Company GreenBuzz has a sustainable product they want to market in both Japan and the US. They
collect survey data among the customers in these countries about the motivations for environmental
behavior. In the data analysis, they regress environmental behavior (EB) on willingness to pay (WTP)
and environmental concern (EC). Below you can find their results. Note that the variable country is a
nominal variable, 0 identifies the US, and 1 Japan. EC stands for environmental concern and EB for
environmental behavior, both measured at a 5-point likert scale.
Model Summary
Model R R Square
Square
Std. Error of the
Estimate
1 ,372
a
,139 ,137 ,80082586
ANOVA
a

Model Sum of Squares df Mean Square F Sig.
1 Regression 208,106 3 69,369 108,165 ,000
b

Residual 1292,905 2016 ,641
Total 1501,011 2019
Coefficients
a

Model
Unstandardized Coefficients
Standardized
Coefficients
t Sig. B Std. Error Beta
1 (Constant) -,256 ,024 -10,466 ,000
EC ,318 ,025 ,351 12,603 ,000
Country -,511 ,037 -,292 -13,836 ,000
EC*Country ,142 ,038 ,101 3,693 ,000
Dependent Variable: EB

5a. Which hypothesis is tested by the F values in the output?

5b. GreenBuzz expects that environmental concern (EC) more strongly translates into behavior (EB) in
Japan than in the US as Japan scores higher on collectivism. In collectivist countries, people are more
willing to do something for the greater good than in individualist countries. Are they correct, based on
the output above? Give argumentation based on your interpretation of the coefficients.

QUESTION 6
In the following analysis, the intention to go eating out in restaurants is explained by past behavior of
eating out in restaurants, optimistic feelings on the financial situation of their household, gender (male
are reference group), and a moderation effect of gender and past eating out behavior (eat_gender).
Both intention and past behavior are measured on a 7 point Likert scale ranging from ‘much less so’(1)
to ‘much more so’(7). Optimism is measured on a 7 point scale ranging from ‘not at all’(1) to
‘exceptionally’(7). For the question formulation see table 'descriptive statistics' below.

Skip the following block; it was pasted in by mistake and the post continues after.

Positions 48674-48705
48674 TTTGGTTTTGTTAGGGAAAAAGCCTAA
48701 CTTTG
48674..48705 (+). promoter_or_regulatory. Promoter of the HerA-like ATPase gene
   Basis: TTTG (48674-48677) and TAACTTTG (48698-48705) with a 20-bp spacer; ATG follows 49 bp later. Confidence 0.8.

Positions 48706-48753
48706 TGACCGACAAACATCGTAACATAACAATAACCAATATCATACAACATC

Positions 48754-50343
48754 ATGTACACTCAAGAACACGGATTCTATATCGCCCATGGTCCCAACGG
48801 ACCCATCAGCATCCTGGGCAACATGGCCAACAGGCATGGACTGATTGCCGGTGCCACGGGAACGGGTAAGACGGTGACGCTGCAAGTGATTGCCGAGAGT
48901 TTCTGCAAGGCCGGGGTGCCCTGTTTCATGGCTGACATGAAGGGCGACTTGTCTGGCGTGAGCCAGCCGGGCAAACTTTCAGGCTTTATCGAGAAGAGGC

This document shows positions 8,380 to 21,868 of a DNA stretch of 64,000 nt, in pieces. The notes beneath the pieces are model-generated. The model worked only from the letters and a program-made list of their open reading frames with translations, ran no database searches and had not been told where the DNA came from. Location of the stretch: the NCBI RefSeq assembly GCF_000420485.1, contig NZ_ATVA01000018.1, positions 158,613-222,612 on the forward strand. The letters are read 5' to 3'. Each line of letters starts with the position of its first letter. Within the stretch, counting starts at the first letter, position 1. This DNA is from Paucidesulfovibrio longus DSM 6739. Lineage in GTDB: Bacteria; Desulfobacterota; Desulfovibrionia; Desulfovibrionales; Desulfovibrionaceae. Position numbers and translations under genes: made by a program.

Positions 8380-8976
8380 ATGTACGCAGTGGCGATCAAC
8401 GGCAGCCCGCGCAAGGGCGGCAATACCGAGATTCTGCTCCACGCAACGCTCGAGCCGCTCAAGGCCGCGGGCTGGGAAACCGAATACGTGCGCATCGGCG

6a. Interpret the parameters, the fit of the model, and significance levels.

6b. Regression analysis can also be used to predict behavior, attitudes or purchase intentions. What
purchase intention scores does this model predict for a female person who is exceptionally optimistic
(score 7 on optimism) and is used to eating out in restaurants in the past six months (score 5 on past
behavior)?

6c. Below you can find the scatter plot of the standardized residuals and the predicted values. Based
on this scatter plot, do you think some assumptions of linear regression have been violated? Which
one(s)?

QUESTION 7
A travel agency wants to know the psychological benefits of holidays. Based on a survey held among
customers, they expect people who pursue happiness are more likely to go on holidays which will, in
turn, lead to lower levels of loneliness. The output of this analysis is shown below.
shortPI = intention to purchase short holidays
purhapp = pursuit of happiness
lonely = loneliness

**************************************************************************
Model
Y = lonely
X = purhapp
M = shortPI

Sample size
2458
**************************************************************************
Outcome: shortPI

Model Summary
R R-sq MSE F df1 df2 p
,1556 ,0242 ,9802 60,9152 1,0000 2456,0000 ,0000

Model
coeff se t p LLCI ULCI
constant ,0302 ,0200 1,5087 ,1315 -,0091 ,0694
purhapp -,1723 ,0221 -7,8048 ,0000 -,2156 -,1290

**************************************************************************
Outcome: lonely

Model Summary
R R-sq MSE F df1 df2 p
,2428 ,0589 ,7436 76,8930 2,0000 2455,0000 ,0000

Model
coeff se t p LLCI ULCI
constant -,0158 ,0174 -,9037 ,3662 -,0500 ,0184
shortPI ,1228 ,0176 6,9848 ,0000 ,0883 ,1572
purhapp -,1759 ,0195 -9,0355 ,0000 -,2140 -,1377

******************** DIRECT AND INDIRECT EFFECTS *************************

Direct effect of X on Y
Effect SE t p LLCI ULCI
-,1759 ,0195 -9,0355 ,0000 -,2140 -,1377

Indirect effect of X on Y
Effect Boot SE BootLLCI BootULCI
shortPI -,0212 ,0042 -,0309 -,0140

**************************************************************************

7a. Draw the conceptual model that is estimated below. Place the coefficients next to the arrows in
the model.

7b. Calculate the indirect effect that is noted in the output above, and discuss whether this is
significant based on a 95% confidence interval.

Formula sheet
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regression regression
residual residual
SSE df
F ratio
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total
SSE
R
SSE

critical z-value 95% confidence interval (two-tailed) is 1.96
critical z-value 99% confidence interval (two-tailed) is 2.58
critical z-value 95% confidence interval (one-tailed) is 1.65
critical z-value 99% confidence interval (one-tailed) is 2.33